The French crown never bothered to change its convoluted succession.  Daughters and nieces were disqualified, as were their sons.  In 1589, when Henry III died without an heir, his cousin Henry de Bourbon rightfully claimed the throne because of his uninterrupted male descent from Louis IX, who died in 1270.  But after all that effort to disinherit the daughter of Louis X…Henry IV was also directly descended from her.




Medieval Career Counseling

Posted in General, On This Day on September 1st, 2009 by Eugene Finerman – 10 Comments

September 1st:  the California zoning commission in 1772

It must have been at least two weeks since Father Junipero Serra had built a mission in the territory of California and, with some 15,000 saints in the Church calendar, he was falling behind schedule.  On this day in 1772, Father Serra founded the mission of St. Luis Obispo.

Of course, you expect me to divulge exactly who Luis Obispo was, and why was he so saintly.  I won’t disappoint you.  First, Luis Obispo (1274-1297) was not really Luis, and he was not Senor Obispo either.  In fact, he was a Louis and he didn’t have a surname so much as a dynasty:  Capet.  The family business was ruling France, but Louis’ grandfather was a younger brother and relegated to being a mere Duc d’Anjou.  To his credit, the Duc did not attempt to bump off his older brother, the saintly Louis IX; instead he heard of a vacant throne and so attempted to make himself king of Southern Italy and Sicily.

The Sicilians wouldn’t have him, and the Southern Italians were less than thrilled.  The Royal House of Aragon had extra sons, too, and they were fighting for the same territory.  If the House of Anjou hoped to maintain its precarious throne, every able-bodied male in the family was expected to fight.  Apparently, Louis did not pass the physical.  (Be fair: a full suit of armor would require considerable stamina.)  If a young aristocrat was too frail for war, he obviously would not be encouraged to breed, either:  so Louis was ordained for the Church.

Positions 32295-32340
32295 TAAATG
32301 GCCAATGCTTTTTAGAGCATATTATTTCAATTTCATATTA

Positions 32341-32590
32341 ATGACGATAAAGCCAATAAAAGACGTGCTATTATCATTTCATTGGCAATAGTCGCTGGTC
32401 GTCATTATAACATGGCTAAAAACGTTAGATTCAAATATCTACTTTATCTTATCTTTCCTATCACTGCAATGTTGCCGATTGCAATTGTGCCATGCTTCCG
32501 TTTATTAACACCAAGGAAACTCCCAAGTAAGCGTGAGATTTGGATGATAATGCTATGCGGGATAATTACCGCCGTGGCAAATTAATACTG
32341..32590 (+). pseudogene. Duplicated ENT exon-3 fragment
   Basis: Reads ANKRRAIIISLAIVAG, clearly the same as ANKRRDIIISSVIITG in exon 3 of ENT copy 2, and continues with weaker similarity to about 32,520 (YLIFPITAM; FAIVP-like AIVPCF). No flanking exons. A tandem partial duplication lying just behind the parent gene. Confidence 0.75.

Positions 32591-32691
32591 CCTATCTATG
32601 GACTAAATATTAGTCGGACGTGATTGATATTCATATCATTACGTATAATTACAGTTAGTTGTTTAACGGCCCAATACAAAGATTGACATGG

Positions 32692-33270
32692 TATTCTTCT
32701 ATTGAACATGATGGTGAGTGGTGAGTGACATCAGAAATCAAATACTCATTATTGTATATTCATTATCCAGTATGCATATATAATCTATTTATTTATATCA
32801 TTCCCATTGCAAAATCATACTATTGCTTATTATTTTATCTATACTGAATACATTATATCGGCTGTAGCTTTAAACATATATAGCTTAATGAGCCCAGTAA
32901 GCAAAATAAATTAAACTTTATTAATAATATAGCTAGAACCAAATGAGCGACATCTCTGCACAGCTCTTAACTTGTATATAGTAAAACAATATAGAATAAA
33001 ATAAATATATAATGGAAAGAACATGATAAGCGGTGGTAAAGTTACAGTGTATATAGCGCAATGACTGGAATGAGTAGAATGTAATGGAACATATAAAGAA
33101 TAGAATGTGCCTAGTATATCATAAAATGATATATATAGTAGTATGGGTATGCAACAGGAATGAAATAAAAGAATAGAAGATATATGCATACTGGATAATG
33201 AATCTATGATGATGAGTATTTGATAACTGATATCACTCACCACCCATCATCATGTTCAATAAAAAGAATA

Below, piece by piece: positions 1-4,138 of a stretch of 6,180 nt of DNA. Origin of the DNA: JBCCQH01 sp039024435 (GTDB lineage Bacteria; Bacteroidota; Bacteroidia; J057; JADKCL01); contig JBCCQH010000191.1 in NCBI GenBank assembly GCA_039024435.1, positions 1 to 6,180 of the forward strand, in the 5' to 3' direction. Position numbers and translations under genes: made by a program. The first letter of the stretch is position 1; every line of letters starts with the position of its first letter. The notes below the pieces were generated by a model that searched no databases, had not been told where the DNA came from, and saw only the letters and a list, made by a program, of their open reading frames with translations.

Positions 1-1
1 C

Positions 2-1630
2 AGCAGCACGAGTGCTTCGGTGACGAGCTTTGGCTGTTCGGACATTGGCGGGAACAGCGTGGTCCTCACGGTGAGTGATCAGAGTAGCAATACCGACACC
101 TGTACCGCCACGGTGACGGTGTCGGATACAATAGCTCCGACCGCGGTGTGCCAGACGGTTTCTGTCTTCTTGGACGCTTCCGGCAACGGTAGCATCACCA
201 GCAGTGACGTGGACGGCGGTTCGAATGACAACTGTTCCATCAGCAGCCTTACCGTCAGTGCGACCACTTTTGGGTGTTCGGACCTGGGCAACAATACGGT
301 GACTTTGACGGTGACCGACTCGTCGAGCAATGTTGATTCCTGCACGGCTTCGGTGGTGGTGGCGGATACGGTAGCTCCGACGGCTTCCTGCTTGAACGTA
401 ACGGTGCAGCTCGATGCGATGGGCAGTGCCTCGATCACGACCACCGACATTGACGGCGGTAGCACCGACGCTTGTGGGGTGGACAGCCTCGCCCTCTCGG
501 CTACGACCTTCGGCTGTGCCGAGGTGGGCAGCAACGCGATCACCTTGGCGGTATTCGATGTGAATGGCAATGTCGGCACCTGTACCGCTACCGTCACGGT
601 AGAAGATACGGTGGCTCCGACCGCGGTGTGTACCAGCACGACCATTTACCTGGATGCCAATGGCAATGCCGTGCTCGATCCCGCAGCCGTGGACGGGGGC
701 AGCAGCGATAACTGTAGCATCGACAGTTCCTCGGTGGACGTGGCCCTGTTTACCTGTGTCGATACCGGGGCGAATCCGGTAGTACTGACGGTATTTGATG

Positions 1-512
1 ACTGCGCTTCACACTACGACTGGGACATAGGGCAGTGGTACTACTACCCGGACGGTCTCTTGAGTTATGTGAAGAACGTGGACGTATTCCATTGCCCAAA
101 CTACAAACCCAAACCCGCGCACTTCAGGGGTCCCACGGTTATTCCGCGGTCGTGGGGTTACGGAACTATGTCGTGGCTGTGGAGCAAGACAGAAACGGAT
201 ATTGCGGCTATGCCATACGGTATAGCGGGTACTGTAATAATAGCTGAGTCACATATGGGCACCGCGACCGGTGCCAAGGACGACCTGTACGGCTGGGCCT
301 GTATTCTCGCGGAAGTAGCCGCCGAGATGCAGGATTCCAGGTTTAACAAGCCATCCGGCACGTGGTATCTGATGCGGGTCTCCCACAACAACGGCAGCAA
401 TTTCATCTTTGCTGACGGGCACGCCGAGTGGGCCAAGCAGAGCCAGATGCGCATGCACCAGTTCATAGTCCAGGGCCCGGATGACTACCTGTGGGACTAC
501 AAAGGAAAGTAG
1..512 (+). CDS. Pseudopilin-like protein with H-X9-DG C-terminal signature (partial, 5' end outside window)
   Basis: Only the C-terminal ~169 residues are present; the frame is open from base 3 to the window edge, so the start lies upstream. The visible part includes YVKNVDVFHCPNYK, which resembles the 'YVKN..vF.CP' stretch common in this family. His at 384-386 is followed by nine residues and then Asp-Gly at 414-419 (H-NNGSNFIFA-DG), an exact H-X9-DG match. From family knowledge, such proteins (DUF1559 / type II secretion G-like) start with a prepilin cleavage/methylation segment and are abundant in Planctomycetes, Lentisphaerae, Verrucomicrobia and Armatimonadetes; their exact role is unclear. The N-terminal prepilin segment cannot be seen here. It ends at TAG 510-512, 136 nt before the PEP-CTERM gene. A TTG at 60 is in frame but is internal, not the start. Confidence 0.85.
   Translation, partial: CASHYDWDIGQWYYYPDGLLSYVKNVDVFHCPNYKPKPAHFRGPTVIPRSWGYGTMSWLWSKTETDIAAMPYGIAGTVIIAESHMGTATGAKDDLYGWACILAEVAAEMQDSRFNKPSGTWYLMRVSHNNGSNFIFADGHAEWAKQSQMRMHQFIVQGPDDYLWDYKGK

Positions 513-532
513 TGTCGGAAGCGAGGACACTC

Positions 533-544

Of course, a scion of a royal line could forgo the drudgery of parish work: he would not be collecting bells for lepers or directing the student production of a morality play.  At the age of 20, Louis was already the Archbishop of Lyons.  It was  irrelevant that he had never attended a seminary or joined a religious order.  Neither had a number of Popes.  Fulfilling such laborious details were left to Louis’ discretion.

But in 1295, a decision was forced upon Archbishop Louis.  His older brother had died and now Louis was the heir to the Kingdom of Naples.  Since he had yet to take Holy Orders, there was nothing to bar him from the succession.  Of course, he didn’t want the responsibility and the family preferred a more robust, younger son as the heir.  So Louis joined the Franciscans.  He certainly had no problem with the order’s chastity and obedience.  Louis could even rationalize the vow of poverty because an archbishop was poorer than a king.

If Louis was no longer heir to a kingdom, as a prince of the Church he was inheriting archdioceses.  In 1297, he was appointed the Archbishop of Toulouse.  Administering both Lyons and Toulouse exhausted him; he was dead within six months.  However, he now was expected to represent the dynasty and French interests in Heaven.  If a sainthood would help his celestial status, that could easily be arranged.  Pope Clement V (born Raymond Bertrand de Got–quel coincidence) proposed Louis’ sainthood  in 1307 , and Pope John XXII (Jacques Dueze, you are noticing a pattern) formally canonized him in 1317.  He was the second saint in the Capetian line.  His great-uncle was St. Louis the King, so he was revered as St. Louis the Bishop.  In Spanish, that would translate to San Luis Obispo.

But why would Junipero Serra named a mission for San Luis Obispo?  Louis was a fellow Franciscan but there was a political motive as well.  Since 1701, the royal family of Spain was the Bourbons.  Yes, surplus French royalty was always looking for an empty throne, and Spain had one.  (They merely had to win the War of the Spanish Succession).  Madrid had basically given the Franciscans all of California to colonize and cultivate; good manners required at least one mission to be named for a French saint, and Louis the Bishop was a cousin of the Spanish Bourbons.

Of course, if the Austrian Hapsburgs had won the War of the Spanish Succession, Father Serra would have named missions for Santa Hildegunde or the Madonna of the Lederhosen.  So California lucked out.